Individual may become            allergies e.g.          Staff referred to
                         sensitised to other latex        avocado, chestnut,        Occ. Health
                         products.                        banana;                 Monitor and audit
                        Immediate                     Partners of                 incidences of Latex
                         hypersensitivity (Type 1)        Healthcare Workers        sensitivity.


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                   or Immunoglobulin E (Ig     from powder
                   E)                          brought home on
                   Response usually within     clothing.
                   30 minutes of
                   exposure – diminishes
                   once contact ceases.
                   Symptoms:
                  Local or generalised
                   urticaria/ oedema;
                  Mucous membranes if
                   affected – rhinitis,
                   conjunctivitis or asthma;
                  Respiratory difficulties,
                   anaphylaxis in extreme
                   cases, fatalities.




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Appendix 4: Common Items Containing Latex

  The list below provides guidance on products commonly used in healthcare. The list is not exclusive or exhaustive. Further advice on the extent of
  risk should be sought from the NHS supplies, Occupational Health, Pharmacy or directly from the Customer Service Department at the product
  manufacturers.
        Sterile and non-sterile disposable gloves
        Adhesive plaster e.g. Elastoplast
        Electrode pads – the glue may contain latex
        Tourniquets
        Oxygen and facemasks - the elastic tape contains latex.
        Sphygmomanometer cuffs – protect the arm with a light cotton bandage before the cuff is applied.
        Stethoscope tubing and ear pieces
        Airways
        Endotracheal tubes
        Some local anaesthetic cartridges contain latex.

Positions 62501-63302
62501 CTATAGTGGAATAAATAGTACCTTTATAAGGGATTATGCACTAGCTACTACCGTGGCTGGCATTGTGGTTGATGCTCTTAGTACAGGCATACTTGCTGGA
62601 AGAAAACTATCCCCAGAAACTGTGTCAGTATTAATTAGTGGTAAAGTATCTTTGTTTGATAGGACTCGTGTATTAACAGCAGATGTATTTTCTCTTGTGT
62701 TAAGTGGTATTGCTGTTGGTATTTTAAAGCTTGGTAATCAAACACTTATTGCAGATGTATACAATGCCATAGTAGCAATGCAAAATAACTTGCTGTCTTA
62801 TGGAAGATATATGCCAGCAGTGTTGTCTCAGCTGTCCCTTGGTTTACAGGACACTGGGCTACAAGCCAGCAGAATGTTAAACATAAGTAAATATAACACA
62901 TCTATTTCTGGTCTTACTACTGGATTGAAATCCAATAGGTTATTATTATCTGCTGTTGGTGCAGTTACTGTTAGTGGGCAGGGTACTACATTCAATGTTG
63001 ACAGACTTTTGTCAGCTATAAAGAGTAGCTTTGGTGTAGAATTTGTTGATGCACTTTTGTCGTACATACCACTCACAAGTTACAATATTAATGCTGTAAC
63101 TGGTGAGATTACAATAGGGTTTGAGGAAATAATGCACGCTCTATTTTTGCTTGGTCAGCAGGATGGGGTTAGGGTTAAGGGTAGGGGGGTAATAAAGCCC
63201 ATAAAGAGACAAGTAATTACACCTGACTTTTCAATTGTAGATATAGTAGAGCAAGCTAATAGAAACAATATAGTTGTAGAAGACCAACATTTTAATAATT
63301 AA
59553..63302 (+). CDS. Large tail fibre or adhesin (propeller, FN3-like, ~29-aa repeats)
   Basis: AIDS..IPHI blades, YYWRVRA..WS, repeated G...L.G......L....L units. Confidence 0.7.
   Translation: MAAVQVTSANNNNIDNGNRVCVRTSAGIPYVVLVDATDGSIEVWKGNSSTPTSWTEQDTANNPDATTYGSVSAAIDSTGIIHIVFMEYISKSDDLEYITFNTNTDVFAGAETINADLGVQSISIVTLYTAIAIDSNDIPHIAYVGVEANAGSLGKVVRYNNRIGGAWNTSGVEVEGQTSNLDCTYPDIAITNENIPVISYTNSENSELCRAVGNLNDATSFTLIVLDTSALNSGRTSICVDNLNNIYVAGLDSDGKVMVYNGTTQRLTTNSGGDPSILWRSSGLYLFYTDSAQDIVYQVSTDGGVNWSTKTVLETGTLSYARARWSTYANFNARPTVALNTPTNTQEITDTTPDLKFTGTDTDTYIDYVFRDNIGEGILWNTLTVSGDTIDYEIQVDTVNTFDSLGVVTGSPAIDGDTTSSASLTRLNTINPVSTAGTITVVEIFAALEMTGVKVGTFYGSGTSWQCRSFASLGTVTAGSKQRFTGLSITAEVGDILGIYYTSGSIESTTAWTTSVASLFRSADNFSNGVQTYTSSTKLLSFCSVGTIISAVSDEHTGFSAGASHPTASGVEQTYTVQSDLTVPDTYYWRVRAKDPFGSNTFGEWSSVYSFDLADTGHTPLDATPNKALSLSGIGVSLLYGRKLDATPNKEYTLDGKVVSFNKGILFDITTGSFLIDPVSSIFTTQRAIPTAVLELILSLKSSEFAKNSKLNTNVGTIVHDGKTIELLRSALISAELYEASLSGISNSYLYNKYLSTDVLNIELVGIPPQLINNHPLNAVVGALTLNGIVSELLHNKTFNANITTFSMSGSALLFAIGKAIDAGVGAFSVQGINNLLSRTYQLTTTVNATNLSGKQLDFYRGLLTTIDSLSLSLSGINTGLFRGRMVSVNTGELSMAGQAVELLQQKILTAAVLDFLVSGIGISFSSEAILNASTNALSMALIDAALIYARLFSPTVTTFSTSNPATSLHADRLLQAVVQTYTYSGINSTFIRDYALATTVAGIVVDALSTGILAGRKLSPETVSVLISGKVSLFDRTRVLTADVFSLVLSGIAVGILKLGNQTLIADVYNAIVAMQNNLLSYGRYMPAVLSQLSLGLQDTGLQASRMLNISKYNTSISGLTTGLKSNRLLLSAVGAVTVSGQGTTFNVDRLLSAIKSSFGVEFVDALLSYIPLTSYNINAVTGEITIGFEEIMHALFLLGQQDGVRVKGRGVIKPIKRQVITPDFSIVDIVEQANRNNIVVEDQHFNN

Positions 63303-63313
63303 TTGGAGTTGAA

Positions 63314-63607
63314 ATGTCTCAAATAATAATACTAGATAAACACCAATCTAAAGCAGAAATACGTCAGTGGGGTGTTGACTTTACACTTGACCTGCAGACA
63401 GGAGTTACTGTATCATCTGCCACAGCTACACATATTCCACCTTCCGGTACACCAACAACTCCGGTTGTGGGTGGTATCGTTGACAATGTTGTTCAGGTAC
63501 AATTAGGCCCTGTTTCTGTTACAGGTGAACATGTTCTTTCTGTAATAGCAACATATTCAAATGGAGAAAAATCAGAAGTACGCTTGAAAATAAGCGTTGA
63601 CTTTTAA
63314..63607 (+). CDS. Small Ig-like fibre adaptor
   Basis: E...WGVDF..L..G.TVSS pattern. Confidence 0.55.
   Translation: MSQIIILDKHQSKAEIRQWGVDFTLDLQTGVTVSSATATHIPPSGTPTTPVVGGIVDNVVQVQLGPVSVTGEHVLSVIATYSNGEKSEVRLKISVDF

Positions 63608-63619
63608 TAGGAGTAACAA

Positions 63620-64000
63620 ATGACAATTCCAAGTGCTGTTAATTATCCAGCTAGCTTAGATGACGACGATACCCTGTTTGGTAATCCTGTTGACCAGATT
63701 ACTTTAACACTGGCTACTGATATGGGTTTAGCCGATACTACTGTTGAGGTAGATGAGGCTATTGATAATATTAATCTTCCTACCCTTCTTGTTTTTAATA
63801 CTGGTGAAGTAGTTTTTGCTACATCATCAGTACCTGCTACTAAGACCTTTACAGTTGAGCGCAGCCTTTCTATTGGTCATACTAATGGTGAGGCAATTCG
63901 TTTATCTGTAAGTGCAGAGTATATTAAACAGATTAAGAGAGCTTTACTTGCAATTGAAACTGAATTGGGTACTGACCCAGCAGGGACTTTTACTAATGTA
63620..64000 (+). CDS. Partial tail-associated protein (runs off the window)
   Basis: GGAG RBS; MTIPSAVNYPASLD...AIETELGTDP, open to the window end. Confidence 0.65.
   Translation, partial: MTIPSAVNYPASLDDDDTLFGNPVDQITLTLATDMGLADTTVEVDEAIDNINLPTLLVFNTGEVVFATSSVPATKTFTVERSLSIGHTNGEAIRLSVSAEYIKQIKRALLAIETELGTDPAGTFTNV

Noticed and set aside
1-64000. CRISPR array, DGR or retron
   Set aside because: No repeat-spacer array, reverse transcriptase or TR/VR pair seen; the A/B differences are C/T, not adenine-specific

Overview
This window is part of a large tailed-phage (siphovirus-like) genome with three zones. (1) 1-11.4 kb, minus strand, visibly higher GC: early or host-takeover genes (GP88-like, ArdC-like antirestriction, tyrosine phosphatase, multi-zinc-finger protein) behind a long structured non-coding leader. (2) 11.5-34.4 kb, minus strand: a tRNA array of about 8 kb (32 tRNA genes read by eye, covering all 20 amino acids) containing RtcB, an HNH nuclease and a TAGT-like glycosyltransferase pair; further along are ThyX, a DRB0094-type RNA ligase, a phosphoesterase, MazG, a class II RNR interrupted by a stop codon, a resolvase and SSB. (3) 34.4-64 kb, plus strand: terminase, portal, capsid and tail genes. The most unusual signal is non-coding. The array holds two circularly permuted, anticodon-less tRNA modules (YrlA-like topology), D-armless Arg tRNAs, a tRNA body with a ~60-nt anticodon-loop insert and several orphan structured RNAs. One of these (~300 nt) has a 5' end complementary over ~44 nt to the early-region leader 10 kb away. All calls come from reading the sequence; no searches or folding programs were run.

    Multidose injection vials have a latex rubber port.
        Intravenous giving sets - many have latex at the injection port.
        Syringes – the ‘plunger’ may be made from latex
        Goggles
        Urinary catheters - the sample port contains latex.
        Enema catheters.
        Wound drains
        Wheelchairs - Components of wheelchairs and tyres contain rubber latex
        Reflex hammer
        Suction tubing
        Latex mattresses and pillows
        Elastic


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                                        AVON & WILTSHIRE MENTAL HEALTH PARTNERSHIP NHS TRUST
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DATE: 9 AUGUST 2005                                                                                                          DOCUMENT NO. H&S 0019
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Appendix 5: Identification and Assessment of Latex Risks

1.1 Health Risks
   Latex allergy may vary from slight skin reaction to severe anaphylactic reactions. The minor reactions can progress rapidly to the more severe variety.
   There appears to be no clear way of predicting at the moment when the reactions will become severe. It is therefore important that conditions are
   created within the working environment to minimise the chances of inducing allergy in health care workers. These conditions should also allow the
   safe treatment of patients who have already become sensitised to latex.


  There are three main types of reaction to latex:


  Irritation - a non-allergic condition consisting of a dry and itchy rash, which may occur on the back of the hand when latex gloves are used - usually
  reversible once contact with latex ceases. This can predispose an individual to progress to allergic problems.
  (NB: a wide range of substances can cause skin irritations - so it is important to seek advice from Occupational Health.)


  Delayed Hypersensitivity (Type IV) - also known as allergic contact dermatitis and is predominately a response to the chemical additives known as
  accelerators used in the manufacturing process. It consists of a red rash on the back of the hands and between the fingers; the skin may become
  leathery and express papules or blisters. The reaction can be delayed for several hours to days after contact and then subside. It can progress to a skin
  condition extending beyond the area of contact. It can predispose the affected individual to a Type I allergic reaction.